After the Snow

The mirror crack'd: Last year, a drug and its discontents seeped into books and hip-hop

Faison offers his life as a cautionary tale, but that's not exactly how things have worked out. When Paid in Full was released, Faison was upset that his original script's stubborn, anti-drug message had been softened; he criticized one of the film's actors, the rapper Cam'ron, for his seemingly "rah-rah" offstage attitude toward drug dealing. This year, when breakout star Young Jeezy shot a video for his "Soul Survivor" single, the young Atlanta rapper borrowed liberally from Paid's tragic, rags-to-riches storyline, but not its moral subtext. With the epidemic behind us, crack, for those who aren't still in its throes, has become a clean surface, an impetus for stories retold. New York may have celebrated its 17th consecutive year of declining crime rates, but there is still an odd fixation with broken windows and restless summers.

About two-thirds of the way through George Pelecanos's brilliant 1999 crime novel The Sweet Forever, a couple of characters powwow over chili and wonder what the future holds. It is 1986; street gangs terrorize D.C., but there is still something small-time about it all. "It's gonna get worse," one worries. "You heard about this crack thing, right?" The novel ends before this suspicion is confirmed.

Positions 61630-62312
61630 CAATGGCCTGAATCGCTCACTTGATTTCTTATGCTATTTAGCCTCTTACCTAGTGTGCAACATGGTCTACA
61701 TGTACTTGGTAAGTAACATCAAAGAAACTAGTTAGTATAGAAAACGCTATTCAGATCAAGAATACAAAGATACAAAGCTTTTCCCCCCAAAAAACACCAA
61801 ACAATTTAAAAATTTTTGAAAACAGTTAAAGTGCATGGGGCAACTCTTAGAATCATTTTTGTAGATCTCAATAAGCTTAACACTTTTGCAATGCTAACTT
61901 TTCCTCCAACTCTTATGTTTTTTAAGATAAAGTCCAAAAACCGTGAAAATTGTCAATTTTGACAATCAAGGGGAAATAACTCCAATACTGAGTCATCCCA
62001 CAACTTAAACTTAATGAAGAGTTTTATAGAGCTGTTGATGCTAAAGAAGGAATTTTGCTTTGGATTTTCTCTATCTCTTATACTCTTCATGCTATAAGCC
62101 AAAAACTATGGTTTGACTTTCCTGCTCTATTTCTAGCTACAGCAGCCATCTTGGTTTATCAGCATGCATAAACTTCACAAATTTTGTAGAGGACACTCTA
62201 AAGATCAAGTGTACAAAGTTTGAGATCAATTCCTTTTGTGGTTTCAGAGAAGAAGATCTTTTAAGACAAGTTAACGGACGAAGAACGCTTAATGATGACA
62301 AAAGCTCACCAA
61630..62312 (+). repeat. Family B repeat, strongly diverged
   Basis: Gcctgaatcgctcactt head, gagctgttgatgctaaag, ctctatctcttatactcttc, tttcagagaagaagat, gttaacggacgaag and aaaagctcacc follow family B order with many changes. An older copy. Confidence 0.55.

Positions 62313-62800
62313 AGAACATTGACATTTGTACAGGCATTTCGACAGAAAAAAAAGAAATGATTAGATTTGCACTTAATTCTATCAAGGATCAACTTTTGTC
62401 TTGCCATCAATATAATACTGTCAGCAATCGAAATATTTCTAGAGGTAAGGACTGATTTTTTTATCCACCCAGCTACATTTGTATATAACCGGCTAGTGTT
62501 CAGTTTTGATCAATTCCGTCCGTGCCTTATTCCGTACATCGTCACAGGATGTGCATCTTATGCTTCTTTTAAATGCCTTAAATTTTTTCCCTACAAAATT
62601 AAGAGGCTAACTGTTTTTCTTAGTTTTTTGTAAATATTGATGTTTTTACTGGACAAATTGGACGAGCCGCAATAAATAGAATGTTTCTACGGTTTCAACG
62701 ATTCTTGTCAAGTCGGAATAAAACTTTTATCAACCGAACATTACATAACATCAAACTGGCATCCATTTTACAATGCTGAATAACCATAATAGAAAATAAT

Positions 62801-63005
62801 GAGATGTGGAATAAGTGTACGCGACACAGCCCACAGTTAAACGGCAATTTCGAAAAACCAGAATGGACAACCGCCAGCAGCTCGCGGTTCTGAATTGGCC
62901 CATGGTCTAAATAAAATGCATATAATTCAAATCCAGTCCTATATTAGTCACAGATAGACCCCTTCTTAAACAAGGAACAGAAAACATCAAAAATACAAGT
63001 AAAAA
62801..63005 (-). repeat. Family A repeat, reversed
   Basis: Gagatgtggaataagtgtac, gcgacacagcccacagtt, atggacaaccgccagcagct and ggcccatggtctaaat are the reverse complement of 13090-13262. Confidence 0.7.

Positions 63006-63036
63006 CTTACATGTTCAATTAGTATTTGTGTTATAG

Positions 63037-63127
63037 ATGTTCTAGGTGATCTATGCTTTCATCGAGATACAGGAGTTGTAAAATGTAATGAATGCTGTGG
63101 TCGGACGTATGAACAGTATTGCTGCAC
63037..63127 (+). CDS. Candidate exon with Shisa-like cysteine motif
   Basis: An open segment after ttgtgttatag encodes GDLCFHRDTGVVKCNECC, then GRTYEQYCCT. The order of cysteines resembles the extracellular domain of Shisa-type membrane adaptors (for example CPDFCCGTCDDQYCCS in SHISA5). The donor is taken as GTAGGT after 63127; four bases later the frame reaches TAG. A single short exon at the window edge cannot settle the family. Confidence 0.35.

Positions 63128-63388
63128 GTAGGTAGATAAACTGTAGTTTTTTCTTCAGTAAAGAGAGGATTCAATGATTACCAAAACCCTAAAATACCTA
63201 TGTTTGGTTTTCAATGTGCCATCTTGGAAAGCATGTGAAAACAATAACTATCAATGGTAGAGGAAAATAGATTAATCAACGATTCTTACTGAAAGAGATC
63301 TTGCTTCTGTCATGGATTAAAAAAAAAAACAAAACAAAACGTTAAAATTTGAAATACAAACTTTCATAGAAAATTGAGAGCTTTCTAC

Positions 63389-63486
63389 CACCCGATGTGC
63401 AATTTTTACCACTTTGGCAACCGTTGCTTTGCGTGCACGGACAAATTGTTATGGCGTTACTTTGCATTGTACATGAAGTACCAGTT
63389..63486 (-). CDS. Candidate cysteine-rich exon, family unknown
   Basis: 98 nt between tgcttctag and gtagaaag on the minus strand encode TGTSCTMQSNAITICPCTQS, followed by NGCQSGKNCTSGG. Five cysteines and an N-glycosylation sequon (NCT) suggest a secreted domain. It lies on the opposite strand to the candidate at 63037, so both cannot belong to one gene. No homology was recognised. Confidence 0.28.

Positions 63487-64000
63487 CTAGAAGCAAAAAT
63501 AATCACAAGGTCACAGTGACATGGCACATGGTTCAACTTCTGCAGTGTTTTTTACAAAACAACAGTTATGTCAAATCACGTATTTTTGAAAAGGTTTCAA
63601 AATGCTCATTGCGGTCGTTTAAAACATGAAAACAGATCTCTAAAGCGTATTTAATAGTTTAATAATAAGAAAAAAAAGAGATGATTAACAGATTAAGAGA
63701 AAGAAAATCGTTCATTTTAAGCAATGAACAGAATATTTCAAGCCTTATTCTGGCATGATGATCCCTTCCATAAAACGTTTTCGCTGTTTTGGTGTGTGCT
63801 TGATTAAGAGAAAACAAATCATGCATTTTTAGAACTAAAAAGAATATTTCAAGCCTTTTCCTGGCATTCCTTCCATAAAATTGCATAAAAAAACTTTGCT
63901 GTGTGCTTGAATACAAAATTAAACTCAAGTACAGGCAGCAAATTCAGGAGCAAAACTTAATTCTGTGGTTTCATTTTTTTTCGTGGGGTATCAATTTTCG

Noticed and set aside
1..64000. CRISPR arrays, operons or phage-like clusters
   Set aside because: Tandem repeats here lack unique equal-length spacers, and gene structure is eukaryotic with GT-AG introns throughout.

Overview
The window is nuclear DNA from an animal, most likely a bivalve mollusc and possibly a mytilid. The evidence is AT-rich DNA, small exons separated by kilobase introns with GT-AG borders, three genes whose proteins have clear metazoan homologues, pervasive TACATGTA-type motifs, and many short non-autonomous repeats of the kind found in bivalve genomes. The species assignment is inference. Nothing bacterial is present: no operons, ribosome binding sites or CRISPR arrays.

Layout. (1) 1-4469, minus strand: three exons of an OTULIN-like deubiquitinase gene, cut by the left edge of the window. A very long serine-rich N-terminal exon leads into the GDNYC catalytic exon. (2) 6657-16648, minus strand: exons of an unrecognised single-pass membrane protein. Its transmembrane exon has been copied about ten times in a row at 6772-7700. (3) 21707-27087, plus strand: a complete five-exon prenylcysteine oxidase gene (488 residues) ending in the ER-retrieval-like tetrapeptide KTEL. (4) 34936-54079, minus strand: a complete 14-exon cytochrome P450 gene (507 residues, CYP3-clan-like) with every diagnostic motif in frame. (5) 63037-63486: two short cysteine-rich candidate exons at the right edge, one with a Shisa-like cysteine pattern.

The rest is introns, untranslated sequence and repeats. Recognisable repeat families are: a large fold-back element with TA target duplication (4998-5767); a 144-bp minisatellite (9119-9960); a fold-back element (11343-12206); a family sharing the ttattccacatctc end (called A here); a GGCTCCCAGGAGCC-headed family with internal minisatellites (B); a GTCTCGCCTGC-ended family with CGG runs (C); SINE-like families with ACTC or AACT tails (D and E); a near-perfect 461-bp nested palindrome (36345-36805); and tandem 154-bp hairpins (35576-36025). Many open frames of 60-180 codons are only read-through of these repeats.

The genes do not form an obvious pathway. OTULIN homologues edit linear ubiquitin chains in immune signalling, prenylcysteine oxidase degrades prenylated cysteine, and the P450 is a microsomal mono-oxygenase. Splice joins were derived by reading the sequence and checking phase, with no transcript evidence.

One last book celebrates that now unimaginable moment before the fall, before there existed the dozens of relativistic ways of mentally processing crack and all that followed. Published last June, photographer Jamel Shabazz's A Time Before Crack (Powerhouse) is a poetic, forceful tribute to the 10-or-so-year run-up to the epidemic's arrival—"an intimate countdown to Armageddon," he writes. Each page captures some immaculately fashioned homeboy or girl from around the way, puffing their chests out mid-street and conjuring some reason to smile. Shabazz writes that each time he snapped someone's photograph, he would leave with these words: "Everything you do today will reflect upon your future." Decades later, the pictures evoke their own nostalgic yearnings. We know now what lies around the corner.


Hua Hsu is a student in the history of American civilization at Harvard. He writes about music for Slate and The Wire.

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